Ireland’s seafood sector recorded its third consecutive year of growth in 2017, with its value up 6.4% on the previous year, to contribute €1.15 billion to Ireland’s GDP. This strong growth was driven by a 12% increase in net exports (€331m), a 4% increase in domestic consumption (€429m) and significant investment both private and public (€386m) leading to the value of trade surpassing €1 billion for the first time.
‘This report is significant as it measures the value of the entire Irish seafood economy, capturing the value created at all stages from sea to plate,’ said Minister for Agriculture Food and the Marine, Michael Creed T.D.
‘It clearly demonstrates the scale and importance of the Irish seafood sector to our economy supporting over 14,000 jobs. From a government perspective, it’s encouraging to note how public investment is helping to strengthen an already vibrant sector to the benefit of exports and job creation particularly in rural and coastal regions.’
In terms of trade, the EU remains Ireland’s main export market valued at €392 million (up 9%). The report also demonstrates that Irish seafood is building significant growth markets across Africa, Asia and the Middle East all demonstrating double digit growth.
Fish and shellfish landed into main fishing ports by Irish and Non-Irish vessels rose 7% to €401 million with Killybegs achieving the highest value of landings, up 24% to €125 million. This is largely attributed to a 13% increase in mackerel landings worth €83 million. 78% of Non-Irish landings valued at €118 million comprised of hake, monkfish and megrim with 45% of these landings attributed to the French fleet.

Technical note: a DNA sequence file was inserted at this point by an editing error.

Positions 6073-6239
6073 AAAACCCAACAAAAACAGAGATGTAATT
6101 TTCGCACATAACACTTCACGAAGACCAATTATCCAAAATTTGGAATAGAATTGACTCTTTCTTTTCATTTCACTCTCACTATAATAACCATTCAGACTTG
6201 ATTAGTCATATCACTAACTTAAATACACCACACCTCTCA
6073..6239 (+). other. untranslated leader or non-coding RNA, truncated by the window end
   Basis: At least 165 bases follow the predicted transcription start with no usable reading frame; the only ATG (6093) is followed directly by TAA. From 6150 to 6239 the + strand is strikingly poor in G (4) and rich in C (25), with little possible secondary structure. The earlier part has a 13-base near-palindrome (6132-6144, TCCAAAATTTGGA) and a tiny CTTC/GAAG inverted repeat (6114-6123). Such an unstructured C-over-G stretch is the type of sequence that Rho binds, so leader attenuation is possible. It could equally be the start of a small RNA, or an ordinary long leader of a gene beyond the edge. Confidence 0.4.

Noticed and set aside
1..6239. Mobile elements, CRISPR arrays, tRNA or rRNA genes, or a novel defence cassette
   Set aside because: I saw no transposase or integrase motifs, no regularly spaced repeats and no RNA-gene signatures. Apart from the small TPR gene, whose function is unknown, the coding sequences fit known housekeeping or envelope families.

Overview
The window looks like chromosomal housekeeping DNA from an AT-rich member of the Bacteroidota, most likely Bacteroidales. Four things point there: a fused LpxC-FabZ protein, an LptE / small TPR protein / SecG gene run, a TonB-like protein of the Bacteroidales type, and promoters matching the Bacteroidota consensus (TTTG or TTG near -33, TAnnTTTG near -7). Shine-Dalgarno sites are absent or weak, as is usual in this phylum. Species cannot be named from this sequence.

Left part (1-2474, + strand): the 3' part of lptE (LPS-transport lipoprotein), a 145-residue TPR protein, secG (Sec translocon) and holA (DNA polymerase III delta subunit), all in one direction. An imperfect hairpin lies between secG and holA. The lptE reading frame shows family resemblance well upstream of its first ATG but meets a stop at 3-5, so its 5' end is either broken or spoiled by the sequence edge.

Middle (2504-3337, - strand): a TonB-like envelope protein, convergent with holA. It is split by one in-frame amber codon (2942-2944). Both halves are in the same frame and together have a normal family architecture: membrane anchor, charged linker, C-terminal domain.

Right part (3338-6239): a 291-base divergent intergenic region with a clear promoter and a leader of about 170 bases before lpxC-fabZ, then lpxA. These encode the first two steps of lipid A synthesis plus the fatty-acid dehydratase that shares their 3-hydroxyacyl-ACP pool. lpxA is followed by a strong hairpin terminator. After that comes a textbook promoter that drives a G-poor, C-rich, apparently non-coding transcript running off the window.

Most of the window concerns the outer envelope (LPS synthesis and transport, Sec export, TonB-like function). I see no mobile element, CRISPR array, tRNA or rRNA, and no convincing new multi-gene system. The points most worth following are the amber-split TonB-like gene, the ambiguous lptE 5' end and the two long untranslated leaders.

On the domestic market, Irish appetites for seafood continued to grow with a 4% increase in seafood consumed in Ireland, now valued at €429 million. Domestic consumption comprises of sales in supermarkets and shops as well as in restaurants, cafes and canteens. Salmon, cod and prawns continue to be in favour with Irish consumers with salmon valued at €96 million and cod at €48 million. Growing demand from species such as pollack and hake are contributing new growth up 19% in 2017.
‘Ireland’s Seafood Industry is thriving,’ commented BIM’s CEO Jim O’Toole.
‘Over the last two years, the contribution of the sector to Ireland’s GDP has grown by over 14%. The fact trade sales have exceeded €1 billion for the first time demonstrates the clear demand for Irish seafood and it is important we build on this impressive performance as we collectively work to achieve the targets for seafood in the Government’s Food Wise 2025 report.’
Around the coast, over 14,000 people are employed, directly and indirectly, in the seafood sector and this value should not be underestimated.
‘As well as employment, seafood is a key driver in economic activity and in many cases is at the heart of the community,’Jim O’Toole said.
‘In Donegal alone, the sector accounts for 12% of total coastal employment. Seafood processing companies are growing in number and now account for half of the total employment in the Irish seafood sector. The revenue and employment seafood delivers to our overall economy and directly to our peripheral coastal communities is invaluable.’